Summer Movie Slam: ‘Moonrise Kingdom’

Remember when you were young and in love? I know it’s tough, but think really hard.

I’m talking about when you were just a kid and you fell in love for the very first time. It was three parts romance, two parts awkward, all mixed together to make a magical cocktail that made you feel like you were flying. As simple as life is for a child, first love was the thing that made it seem whimsical, like the stories that you read in a book.

“We’re in love. We just want to be together.”

Did anyone else get married for the first time when they were about 8 years old? We had the ceremony in the backyard of her house. My sister acted as the ordained minister and the aisle we walked down was a Slip-‘N’-Slide. After we said ‘I do’ we ran and slid down the hill into a pool of muddy water. We figured out the service would be much more exciting if we included the things we both loved about water parks.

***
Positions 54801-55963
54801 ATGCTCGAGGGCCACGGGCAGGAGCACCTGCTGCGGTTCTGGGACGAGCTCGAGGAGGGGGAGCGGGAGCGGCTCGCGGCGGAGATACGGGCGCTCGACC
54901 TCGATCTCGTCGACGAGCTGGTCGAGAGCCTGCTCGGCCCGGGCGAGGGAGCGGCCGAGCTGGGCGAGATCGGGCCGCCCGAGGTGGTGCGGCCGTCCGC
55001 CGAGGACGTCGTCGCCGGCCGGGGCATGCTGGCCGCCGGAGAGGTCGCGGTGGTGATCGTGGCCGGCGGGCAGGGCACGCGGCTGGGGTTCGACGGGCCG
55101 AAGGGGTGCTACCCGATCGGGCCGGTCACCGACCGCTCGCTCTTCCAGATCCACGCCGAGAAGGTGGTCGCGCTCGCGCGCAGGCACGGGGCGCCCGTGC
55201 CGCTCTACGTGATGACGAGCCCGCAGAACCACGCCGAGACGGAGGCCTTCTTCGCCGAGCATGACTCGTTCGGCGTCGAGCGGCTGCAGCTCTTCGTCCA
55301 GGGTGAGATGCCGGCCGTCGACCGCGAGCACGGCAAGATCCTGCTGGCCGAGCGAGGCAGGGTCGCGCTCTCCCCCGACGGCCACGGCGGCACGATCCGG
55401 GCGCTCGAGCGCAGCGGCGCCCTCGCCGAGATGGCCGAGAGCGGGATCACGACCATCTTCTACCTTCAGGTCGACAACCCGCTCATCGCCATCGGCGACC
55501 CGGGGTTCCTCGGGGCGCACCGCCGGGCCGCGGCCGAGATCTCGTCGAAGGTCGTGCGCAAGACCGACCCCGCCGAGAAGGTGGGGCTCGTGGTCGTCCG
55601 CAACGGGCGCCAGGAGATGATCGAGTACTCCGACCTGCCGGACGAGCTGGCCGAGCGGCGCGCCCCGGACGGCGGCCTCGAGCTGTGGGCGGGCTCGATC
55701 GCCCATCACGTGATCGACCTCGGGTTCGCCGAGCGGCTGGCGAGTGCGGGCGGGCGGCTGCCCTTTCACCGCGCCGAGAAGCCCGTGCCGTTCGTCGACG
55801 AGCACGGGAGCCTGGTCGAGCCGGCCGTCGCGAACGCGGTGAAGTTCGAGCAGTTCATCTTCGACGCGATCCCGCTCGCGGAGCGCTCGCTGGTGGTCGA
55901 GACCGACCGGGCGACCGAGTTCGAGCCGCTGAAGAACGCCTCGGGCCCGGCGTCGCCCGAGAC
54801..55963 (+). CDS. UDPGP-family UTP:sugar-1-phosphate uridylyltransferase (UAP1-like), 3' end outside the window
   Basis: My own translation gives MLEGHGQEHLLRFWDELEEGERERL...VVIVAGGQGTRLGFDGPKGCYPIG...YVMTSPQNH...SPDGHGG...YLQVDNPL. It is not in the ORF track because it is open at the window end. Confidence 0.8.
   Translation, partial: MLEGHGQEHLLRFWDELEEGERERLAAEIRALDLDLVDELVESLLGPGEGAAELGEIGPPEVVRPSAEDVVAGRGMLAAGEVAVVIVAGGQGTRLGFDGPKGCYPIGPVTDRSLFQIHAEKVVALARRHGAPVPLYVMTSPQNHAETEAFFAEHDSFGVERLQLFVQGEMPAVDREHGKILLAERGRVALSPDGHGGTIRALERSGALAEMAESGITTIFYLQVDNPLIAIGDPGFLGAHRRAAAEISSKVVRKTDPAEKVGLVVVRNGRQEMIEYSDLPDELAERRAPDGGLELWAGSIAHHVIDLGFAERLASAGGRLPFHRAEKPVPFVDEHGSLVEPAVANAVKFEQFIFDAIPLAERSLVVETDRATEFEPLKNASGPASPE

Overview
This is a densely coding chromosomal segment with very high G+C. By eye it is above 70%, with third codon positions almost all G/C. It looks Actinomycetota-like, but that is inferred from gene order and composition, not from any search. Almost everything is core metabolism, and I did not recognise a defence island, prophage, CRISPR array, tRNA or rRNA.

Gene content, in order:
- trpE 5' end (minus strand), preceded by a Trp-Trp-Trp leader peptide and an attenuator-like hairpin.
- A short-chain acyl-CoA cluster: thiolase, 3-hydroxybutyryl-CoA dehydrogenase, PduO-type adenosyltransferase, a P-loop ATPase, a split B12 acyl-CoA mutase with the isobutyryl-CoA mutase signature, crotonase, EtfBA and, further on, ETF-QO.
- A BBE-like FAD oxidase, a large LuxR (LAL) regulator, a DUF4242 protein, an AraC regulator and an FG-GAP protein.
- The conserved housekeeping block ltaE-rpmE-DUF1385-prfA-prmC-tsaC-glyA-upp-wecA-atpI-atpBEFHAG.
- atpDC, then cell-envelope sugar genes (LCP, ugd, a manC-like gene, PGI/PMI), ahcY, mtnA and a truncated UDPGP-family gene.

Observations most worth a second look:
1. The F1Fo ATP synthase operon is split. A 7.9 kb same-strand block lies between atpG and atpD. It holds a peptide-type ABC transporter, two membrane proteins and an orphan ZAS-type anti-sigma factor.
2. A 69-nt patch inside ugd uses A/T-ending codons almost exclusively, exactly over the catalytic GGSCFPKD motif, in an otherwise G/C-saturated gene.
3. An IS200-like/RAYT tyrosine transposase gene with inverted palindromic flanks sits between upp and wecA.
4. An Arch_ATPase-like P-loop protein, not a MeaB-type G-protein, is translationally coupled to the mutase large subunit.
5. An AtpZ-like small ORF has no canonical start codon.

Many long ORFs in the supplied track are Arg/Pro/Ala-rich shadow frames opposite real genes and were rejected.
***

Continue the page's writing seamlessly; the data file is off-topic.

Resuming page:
What brought back this flood of memories, you ask? It was this line spoken by Cousin Ben in ‘Moonrise Kingdom.’

“I can’t offer you a legally binding union. It won’t hold in the state, the county or frankly any courtroom in the world due to your age, lack of license, and failure to get parental consent. But the ritual does carry a very important moral weight within yourselves.”

‘Moonrise Kingdom’ is the story of two children that fall in love in the summer of ’65. 11 year old Sam Shakusky and 11 year old Suzy Bishop meet backstage at a church play. Sam is in town for scout camp, and Suzy is one of the many girls in the local production. Sam asks ‘What kind of bird are you?’ ‘I’m a raven.’ Immediately, Sam is smitten. As he leaves, Suzy’s friend whispers ‘He likes you.’